During the Crimean War the elite French Zouave troops became the subject of considerable world-wide interest. With their daring exploits and colourful uniforms, they were a natural focus for public attention, and when the American Civil War broke out a number of newly raised units were termed Zouaves and dressed in exotic style.
This set comes in two types. The first type includes the 8 poses in the first two rows shown above, but there are eight copies of the kneeling firing figure instead of four. None of the pieces shown in the bottom row are included in the first type.
The nine poses are a reasonable bunch, though as ever more would have been nice. The marching pose, which only appears in the second type set, has a ring hand into which a flag or a musket can be inserted. In both cases the resulting figure is not very convincing as he is not actually holding the object, but these figures are intended for wargames where such a versatile pose may be worth the loss of some realism. In any event this figure still has its uses, and is at least a good start for some conversion possibilities. The flag is a small drooping affair, so some may wish to trim this off the pole and substitute a paper flag of their choice.
There was no set uniform for Zouaves, and to some extent the more unusual and exotic the better, but these figures are wearing what might be regarded as one of the classic looks, with the baggy trousers, the cutaway jacket and the cap or soft fez. The jacket does have some engraving for one of the most popular patterns, but this is very shallow and could easily be overpainted with another design if required. All the elements are correctly sculpted, but the men are all missing their straps. Flashy or not, the Zouaves still needed canteens, cartridge boxes and the like in battle, and these were carried on straps over the shoulder just like any other infantryman. These men are lacking all such strapping and equipment, and have only been provided with a small cartridge pouch and a bayonet, both attached to the belt.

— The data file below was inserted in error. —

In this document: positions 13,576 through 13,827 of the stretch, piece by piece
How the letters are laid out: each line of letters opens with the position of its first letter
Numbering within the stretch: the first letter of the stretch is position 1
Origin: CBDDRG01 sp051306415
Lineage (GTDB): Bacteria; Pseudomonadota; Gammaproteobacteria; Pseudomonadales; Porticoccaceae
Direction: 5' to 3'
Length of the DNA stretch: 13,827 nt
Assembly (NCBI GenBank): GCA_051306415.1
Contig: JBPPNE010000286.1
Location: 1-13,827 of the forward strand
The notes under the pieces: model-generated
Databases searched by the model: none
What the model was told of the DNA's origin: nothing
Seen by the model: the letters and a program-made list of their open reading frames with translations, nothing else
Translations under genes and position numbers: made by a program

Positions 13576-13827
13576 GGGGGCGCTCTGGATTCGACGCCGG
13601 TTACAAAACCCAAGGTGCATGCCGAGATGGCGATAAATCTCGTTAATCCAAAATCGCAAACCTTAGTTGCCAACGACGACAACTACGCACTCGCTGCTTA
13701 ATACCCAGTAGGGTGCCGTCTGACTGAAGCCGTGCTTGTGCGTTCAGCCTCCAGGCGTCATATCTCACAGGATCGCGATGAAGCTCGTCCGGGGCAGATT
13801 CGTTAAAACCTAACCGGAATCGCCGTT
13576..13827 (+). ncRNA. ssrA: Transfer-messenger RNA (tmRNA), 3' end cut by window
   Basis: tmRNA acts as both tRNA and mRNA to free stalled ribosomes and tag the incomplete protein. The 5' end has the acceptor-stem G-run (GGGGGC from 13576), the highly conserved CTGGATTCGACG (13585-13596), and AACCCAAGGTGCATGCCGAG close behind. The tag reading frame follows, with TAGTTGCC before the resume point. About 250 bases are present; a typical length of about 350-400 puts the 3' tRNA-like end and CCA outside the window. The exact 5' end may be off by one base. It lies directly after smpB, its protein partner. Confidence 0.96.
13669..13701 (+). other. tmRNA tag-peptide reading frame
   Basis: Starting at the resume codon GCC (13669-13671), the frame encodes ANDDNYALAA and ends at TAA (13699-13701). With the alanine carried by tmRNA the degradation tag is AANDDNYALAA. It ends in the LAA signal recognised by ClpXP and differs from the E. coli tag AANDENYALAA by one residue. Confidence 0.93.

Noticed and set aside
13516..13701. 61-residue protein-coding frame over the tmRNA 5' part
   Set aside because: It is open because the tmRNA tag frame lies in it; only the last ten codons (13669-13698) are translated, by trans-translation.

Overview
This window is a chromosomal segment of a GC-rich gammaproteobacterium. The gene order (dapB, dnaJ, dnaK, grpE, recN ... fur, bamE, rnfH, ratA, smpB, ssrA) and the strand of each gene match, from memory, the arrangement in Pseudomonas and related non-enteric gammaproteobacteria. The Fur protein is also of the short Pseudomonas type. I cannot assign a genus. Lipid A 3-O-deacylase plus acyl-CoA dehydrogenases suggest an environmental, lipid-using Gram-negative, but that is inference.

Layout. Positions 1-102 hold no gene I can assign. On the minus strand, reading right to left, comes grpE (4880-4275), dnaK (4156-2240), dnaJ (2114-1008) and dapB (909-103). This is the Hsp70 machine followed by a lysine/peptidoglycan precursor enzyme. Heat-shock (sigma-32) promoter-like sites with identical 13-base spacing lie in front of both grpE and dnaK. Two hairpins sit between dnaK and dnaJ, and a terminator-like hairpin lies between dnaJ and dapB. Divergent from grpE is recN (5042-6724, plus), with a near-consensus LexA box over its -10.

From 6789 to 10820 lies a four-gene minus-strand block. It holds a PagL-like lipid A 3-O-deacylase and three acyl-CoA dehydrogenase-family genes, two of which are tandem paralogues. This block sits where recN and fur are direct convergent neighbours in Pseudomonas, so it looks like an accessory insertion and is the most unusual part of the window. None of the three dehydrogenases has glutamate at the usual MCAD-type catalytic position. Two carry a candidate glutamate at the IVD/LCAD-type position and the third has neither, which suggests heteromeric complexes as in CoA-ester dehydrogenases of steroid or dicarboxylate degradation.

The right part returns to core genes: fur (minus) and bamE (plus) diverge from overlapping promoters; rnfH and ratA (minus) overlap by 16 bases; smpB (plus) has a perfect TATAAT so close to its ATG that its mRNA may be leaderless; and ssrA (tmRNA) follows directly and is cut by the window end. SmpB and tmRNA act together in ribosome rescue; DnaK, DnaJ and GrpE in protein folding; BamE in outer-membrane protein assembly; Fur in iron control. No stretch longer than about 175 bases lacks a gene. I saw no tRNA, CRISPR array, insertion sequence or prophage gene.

The second type set improves the usefulness of the figures by providing some alternative heads. Both the fez and the straw hat were often seen on some individuals even when the regiment specified a different form of headgear. This sort of diversity was particularly common in Zouaves of the Confederacy, where supply was more of a problem. The second type set also includes a number of packs, and several of the figures have had a peg added to their back to allow the pack to be attached. The arrangement of the pack is unusual for the American Civil War, but is much more typical of French equipment for a long period, allowing the figures to be used in such conflicts as the Franco-Prussian War. However though this is a nice idea any such figure would be wearing his pack with no straps or other means of support.
The overall standard of sculpting is fair but the detail is a bit indistinct in places. Some of the postures look a little awkward. For example, the kneeling firing figure has his elbow above the stock of his musket, an extremely uncomfortable and unnatural arrangement. There is an average amount of flash, but there are no areas of excess plastic to spoil the look of the figures. The civil war was an early industrial war and uniforms were becoming more practical and less colourful. With these figures however a dash of colour can still be added to almost any battle recreation.